President Lt Gen Ian Khama has overlooked two of Botswana’s most recognisable politicians since independence; Daniel Kwelagobe and Dr Kenneth Koma in the Presidential Honours held on the eve of the country‘s 5o the independence anniversary.
Khama conferred presidential honours upon 76 living and dead individuals who have contributed immensely in the formative years of Botswana. Khama honoured former presidents and their First Ladies, former Vice Presidents, First Cabinet, and First Members of Parliament (1965-1969).
Khama also honoured; first members of Ntlo Ya Dikgosi, members of Legislative Council, which drafted the country’ constitution. Among those who were in the Legislative Council include Leetile Raditladi, Motsamai Mpho, Kgalemang Motsete and other chiefs were part of the council.
Other pioneers, who did not fall within the above categories, were also honoured. Dr Gaositwe Chiepe, the country first female MP and first female cabinet minister was honoured. Archibald Mogwe, a long time Botswana Democratic Party (BDP) veteran who was in the civil service at the time of independence, and became MP in 1974 was also honoured. The same token was extended to Kebatlamang Morake, BDP’s founding Executive Secretary.
Moleleki Mokama, the first Motswana to qualify as a lawyer, and the first citizen to become the Attorney General was also honoured. Simon Hirschfeld, the longest serving Police Commissioner in the world was honoured as well. Hirschfeld was the first citizen to Botswana Police commissioner, a post which he for 24 uninterrupted years from 1971.
Professor Thoma Tlou, a historian, and first Motswana to be Vice Chancellor of the University of Botswana (UB) was also honoured.
The honouring of these individuals saw Khama also acknowledging the contribution of a significant number of veterans in the opposition. Among them; KT Motsete who was Botswana Peoples Party (BPP) politician and also the composer of National Anthem, Kgosi Bathoen who belonged to the first crop of Ntlo Ya Dikgosi but later joined Botswana National Front (BNF) as its President.
Those honoured also in the opposition included Philp Matente, the country first Leader of Opposition, Kenneth Nkwa and Thari Motlhagodi, who were first opposition MPs alongside Matante under BPP ticket.
Of the honoured MPs of the first parliament, only three are surviving; Obed Chilume, Gaerolwe Kwerepe and Kenneth Nkhwa. Masire is also part of inaugural parliament.
However, the honouring of the 76 raised eye brows, with Kwelagobe and Koma not finding themselves with the honoured individuals. Kwelagobe is the country’s longest serving MP, having been elected in nine consecutive general elections. DK, as popularly known was an MP from 1969-2014, becoming the only MP and minister to have served under the administration of the four presidents.
Kwelagobe is also the youngest person to be elected MP and to become a cabinet minister. He was only 25 years when he was recruited by founding President Sir Seretse Khama from the civil service to represent BDP in one of Molepolole constituencies.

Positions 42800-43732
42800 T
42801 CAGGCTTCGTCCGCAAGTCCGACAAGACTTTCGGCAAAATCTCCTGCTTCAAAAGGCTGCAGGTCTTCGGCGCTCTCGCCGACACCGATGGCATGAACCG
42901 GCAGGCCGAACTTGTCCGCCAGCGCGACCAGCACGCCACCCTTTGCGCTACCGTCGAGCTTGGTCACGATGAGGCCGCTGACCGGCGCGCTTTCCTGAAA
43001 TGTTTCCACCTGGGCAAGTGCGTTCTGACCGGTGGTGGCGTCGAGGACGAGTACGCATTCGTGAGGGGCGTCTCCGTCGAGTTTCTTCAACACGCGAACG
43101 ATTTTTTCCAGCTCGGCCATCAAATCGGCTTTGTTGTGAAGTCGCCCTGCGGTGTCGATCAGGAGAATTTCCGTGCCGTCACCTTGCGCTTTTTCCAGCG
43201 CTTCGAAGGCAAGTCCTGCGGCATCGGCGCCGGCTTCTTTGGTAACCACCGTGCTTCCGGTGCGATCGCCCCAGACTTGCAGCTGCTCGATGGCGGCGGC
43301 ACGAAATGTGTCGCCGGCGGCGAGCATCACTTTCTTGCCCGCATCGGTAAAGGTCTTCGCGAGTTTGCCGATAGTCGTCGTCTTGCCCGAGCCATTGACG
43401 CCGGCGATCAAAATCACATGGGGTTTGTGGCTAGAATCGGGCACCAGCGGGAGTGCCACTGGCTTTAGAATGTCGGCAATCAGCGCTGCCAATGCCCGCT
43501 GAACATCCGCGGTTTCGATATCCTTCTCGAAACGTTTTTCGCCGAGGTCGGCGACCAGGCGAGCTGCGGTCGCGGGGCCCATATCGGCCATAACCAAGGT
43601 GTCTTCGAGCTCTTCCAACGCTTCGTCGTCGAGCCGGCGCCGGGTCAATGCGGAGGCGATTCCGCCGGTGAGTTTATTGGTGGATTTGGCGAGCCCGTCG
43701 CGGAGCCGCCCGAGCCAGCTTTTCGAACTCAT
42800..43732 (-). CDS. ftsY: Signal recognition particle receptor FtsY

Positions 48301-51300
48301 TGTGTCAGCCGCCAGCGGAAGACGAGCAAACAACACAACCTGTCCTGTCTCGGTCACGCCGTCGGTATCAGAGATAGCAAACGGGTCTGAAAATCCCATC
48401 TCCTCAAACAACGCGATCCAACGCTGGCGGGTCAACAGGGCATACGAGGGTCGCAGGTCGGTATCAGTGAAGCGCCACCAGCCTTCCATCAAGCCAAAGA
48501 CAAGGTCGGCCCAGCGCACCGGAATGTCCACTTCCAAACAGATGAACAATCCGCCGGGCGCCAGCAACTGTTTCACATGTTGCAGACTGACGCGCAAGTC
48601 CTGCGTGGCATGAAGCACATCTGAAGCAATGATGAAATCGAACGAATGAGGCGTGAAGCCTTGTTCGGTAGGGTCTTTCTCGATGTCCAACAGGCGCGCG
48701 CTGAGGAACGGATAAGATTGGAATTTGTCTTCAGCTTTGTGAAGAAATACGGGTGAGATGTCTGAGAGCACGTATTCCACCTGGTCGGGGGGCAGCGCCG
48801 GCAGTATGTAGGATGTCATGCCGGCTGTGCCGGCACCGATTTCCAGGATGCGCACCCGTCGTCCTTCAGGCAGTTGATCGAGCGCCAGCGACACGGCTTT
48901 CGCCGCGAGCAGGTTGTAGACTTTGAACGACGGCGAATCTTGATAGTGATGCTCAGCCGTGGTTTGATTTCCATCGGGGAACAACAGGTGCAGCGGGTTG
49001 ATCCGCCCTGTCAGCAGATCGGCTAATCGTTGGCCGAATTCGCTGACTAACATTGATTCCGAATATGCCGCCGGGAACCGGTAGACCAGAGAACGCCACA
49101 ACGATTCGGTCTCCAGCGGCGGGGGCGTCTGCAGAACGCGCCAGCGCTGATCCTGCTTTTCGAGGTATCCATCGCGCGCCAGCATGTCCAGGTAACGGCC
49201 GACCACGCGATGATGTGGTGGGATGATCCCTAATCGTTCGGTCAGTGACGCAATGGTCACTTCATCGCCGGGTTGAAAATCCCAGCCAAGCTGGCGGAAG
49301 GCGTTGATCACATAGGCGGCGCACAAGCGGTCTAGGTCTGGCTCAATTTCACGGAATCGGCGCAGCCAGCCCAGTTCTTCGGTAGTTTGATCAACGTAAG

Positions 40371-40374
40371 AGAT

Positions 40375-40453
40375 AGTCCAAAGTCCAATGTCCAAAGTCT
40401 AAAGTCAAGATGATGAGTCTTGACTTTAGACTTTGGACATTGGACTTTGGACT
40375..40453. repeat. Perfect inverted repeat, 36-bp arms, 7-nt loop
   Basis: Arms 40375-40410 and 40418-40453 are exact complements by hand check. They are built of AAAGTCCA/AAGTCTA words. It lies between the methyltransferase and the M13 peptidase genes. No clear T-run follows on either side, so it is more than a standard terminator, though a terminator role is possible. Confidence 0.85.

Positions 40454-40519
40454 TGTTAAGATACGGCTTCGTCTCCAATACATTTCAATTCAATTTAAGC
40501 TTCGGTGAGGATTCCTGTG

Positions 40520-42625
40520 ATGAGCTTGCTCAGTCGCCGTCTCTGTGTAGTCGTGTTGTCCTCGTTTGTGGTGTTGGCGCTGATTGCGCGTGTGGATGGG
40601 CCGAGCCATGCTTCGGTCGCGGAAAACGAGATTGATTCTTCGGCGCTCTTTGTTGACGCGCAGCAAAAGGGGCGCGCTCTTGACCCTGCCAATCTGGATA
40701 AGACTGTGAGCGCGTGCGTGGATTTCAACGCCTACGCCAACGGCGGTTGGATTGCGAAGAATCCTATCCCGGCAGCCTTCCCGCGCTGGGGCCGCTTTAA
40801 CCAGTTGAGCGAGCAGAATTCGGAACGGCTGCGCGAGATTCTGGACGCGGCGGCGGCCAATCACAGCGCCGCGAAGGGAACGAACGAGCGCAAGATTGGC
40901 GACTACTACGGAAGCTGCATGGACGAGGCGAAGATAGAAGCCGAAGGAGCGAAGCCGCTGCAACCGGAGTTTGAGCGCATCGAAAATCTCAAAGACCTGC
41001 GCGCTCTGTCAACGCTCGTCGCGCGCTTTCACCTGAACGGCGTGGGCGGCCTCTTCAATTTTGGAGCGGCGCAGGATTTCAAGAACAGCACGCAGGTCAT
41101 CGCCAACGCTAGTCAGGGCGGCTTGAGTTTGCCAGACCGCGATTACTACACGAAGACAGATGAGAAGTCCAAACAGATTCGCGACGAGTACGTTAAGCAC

Kwelagobe is also BDP’s longest serving secretary general, having ascended to the position in 1980, when Masire become party president after Khama’s demise. Prior to that, DK served as Deputy Secretary General. DK held that post until 2007, and have been known to be the most influential man in the BDP since Khama’s death.
Kwelagobe and Khama have been rivals in the factions of the BDP and the two never went along. In the run up to 2009 Kanye Congress, the most divisive congress in the history of the party, Khama and Kwelagobe exchanged words publicly, with the former calling the latter an ailing man and stated that he was not ready to work with.
DK supported Motswaledi, in landmark court battle in 2009, in which Khama’s powers were challenged after he suspended Motswaledi ahead of general elections. More recently, DK supported Dr Margaret Nasha, fall out with Khama, which resulted in her not returning to parliament as Speaker of the National Assembly.
Koma, whom is generally regarded as the father of opposition politics in Botswana, was also omitted. Koma founded BNF in 1965 following the first general elections. The party would go on for the next decades to be the most influential opposition party in Botswana. Since formation, the BNF is the only opposition party which has managed to have representation in parliament after each and every general election.
BNF’s watershed moment was in 1994, under the leadership of Koma in which it won an unprecedented 13 seats in parliament, a development which meant the party was on the verge of winning power, needing only 8 seats in the next general elections to condemn BDP out of power.
Koma became MP in 1984, defeating Botswana’s Vice President, Peter Mmusi for Gaborone South parliamentary seat. He has always been credited with offering alternative policies to the ruling BDP which some of them were later adopted by the party. Among those regarded as his brainchild are the introduction of; old age pension, Independent Electoral Commission (IEC), formation of Directorate On Corruption and Economic Crime (DCEC) and public protector’s office, the Ombudsman.
Over 2,000 civil servants in the public sector have been interdicted for a variety of reasons, the majority of which are criminal in nature.
According to reports, some officers have been under interdiction for more than two years because such matters are still being investigated. Information reachingÂ WeekendPostÂ shows that local government, particularly councils, has the highest number of suspended officers.
In its annual report, the Directorate on Corruption and Economic Crime (DCEC) revealed that councils lead in corrupt activities throughout the country, and dozens of council employees are being investigated for alleged corrupt activities. It is also reported that disciplined forces, including the Botswana Defence Force (BDF), police, and prisons, and the Directorate of Intelligence and Security (DIS) have suspended a significant number of officers.